- Historic Sites
Painted On Water
Turn-of-the-century American painters came to Venice for its ancient splendors and pearly light. In a few years they captured its canals, palaces, and people in a spirit of gentle modernism that looks better than ever.
June/july 1984 | Volume 35, Issue 4
That is only part of the truth. We know Thomas Moran as a painter who specialized in the spectacular mountain scenery of the American West. But the fact is that for decades his most popular subject was Venice. Nor was it only an educated elite that wanted to look at pictures of Venice; in 1898 the calendar publishers Brown & Bigelow reproduced one of Moran’s Venetian paintings in an edition of twenty-two million, an extraordinary figure when one considers that our population in 1900 was about seventy-six million.
Americans had established colonies in Rome and Florence long before the Civil War. By the eighties and nineties of the last century, the Piazza San Marco in Venice had become the living room of Europe, and Americans flocked to the great port city of the Adriatic.
Where writers and patrons went, artists followed. The galaxy of painters who took Venice as a subject during America’s Gilded Age includes not only Thomas Moran but also James McNeill Whistler, John Singer Sargent, Frank Duveneck, William Merritt Chase, Maurice Prendergast, and many less celebrated figures.
The city’s beauty was an attraction in itself. And, of course, Venice had a magnificent artistic heritage. During the High Renaissance it was the home of such painters as Titian, Tintoretto, and Veronese. By the eighteenth century the city had declined from her former eminence as a maritime and commercial power; the rest of the world perceived Venice as being devoted to luxury and political corruption. The paintings of Canaletto and Guardi, popular with English travelers making the Grand Tour, appeared to sum up a city whose splendid architecture could hardly conceal her physical and spiritual decay.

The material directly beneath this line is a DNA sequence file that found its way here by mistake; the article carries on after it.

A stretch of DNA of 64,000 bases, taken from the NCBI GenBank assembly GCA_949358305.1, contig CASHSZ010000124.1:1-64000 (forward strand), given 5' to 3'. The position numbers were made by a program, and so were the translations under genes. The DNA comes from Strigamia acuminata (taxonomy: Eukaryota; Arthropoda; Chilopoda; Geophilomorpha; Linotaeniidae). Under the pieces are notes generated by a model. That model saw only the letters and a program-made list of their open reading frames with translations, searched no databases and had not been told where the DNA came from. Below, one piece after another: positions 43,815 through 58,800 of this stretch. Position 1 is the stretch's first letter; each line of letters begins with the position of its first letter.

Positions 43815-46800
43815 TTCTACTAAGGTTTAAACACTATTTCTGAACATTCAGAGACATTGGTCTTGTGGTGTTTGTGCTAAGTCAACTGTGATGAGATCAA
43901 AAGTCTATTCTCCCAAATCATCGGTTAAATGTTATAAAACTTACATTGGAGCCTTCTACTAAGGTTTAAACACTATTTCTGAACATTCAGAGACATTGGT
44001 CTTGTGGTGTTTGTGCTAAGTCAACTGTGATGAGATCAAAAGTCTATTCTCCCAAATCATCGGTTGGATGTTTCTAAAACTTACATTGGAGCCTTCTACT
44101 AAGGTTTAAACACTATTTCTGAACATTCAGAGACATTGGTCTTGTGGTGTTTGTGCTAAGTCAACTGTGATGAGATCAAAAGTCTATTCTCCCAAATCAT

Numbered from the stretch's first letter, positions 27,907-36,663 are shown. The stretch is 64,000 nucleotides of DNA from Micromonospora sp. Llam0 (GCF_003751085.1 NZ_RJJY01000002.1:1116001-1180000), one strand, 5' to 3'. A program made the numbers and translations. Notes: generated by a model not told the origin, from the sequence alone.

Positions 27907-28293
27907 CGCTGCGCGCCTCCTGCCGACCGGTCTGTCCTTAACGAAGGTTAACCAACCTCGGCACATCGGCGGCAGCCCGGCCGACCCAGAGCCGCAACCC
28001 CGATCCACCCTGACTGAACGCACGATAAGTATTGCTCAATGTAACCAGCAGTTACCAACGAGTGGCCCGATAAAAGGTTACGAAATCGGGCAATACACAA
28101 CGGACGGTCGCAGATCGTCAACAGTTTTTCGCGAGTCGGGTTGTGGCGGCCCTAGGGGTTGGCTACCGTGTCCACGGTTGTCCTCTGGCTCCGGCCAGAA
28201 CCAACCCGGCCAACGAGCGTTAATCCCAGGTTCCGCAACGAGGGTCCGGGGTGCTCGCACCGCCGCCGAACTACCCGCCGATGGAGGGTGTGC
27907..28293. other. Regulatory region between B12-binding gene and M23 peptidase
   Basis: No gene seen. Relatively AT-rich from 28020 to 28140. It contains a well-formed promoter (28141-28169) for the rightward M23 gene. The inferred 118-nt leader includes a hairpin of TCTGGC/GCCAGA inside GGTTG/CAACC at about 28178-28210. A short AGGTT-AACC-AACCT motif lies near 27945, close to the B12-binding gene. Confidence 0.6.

Venice offered Americans a lesson in the decline of a republic whose citizens lose their moral fiber.
Canaletto and Guardi had painted a Venice that still cherished its pageantry, its intrigues, and its sense of independence. When French troops occupied the city in 1797, it became apparent to the Venetians themselves that the carnival was over. By the time American painters and writers arrived in numbers great enough to make the experience of Venice part of our social history, the city presented an inescapable contrast between the wretchedness of the people and the ancient splendor of the setting in which they lived.
For an American this was not merely an observation; it was a warning as well. At a time when Europe was ruled by princes of church and state, Venice had been a republic, like the United States, and one that made its money from banking, shipping, and foreign trade. Like the United States, Venice had offered freedom of speech and inquiry and had become a haven for talented exiles.
All in all, Venice ought to have been a model of what America could hope to become. But liberty had turned to license, and the mercantile spirit had become simple venality. By the time Americans came to admire the ruins, Venice seemed to be a lesson in what can become of a commercial republic whose citizens lose their moral fiber.
For good or ill, it was clearly different from our own young and vigorous nation. Howells wrote, “I grew early into sympathy and friendship with Venice, and being newly from a land where every thing, morally and materially, was in good repair, I rioted sentimentally on the picturesque ruin, the pleasant discomfort and hopelessness of every thing about me here.” Tintoretto and Veronese had used Venice as a backdrop for purposeful human activity. Canaletto gave a precise, draftsmanly view of the city’s architectural splendors, while reducing its inhabitants to vague indications. But Moran, Whistler, and many other American artists were less interested in architectural splendor.
Moran’s habitual way of depicting Venice, with boats and buildings and a few human figures sandwiched between vibrant expanses of sea and sky, also occurs in the work of such artists as George Loring Brown, John Ferguson Weir, and William Gedney Bunce. Their pictures are less about Venice than about the emotions that can be produced by manipulation of light, color, and atmosphere. It is a daydream of Venice rather than its three-dimensional form that we see in their work; the queen of the Adriatic is used as a reverie. By far the greatest American specialist in this indistinct and almost imaginary Venice was James McNeill Whistler.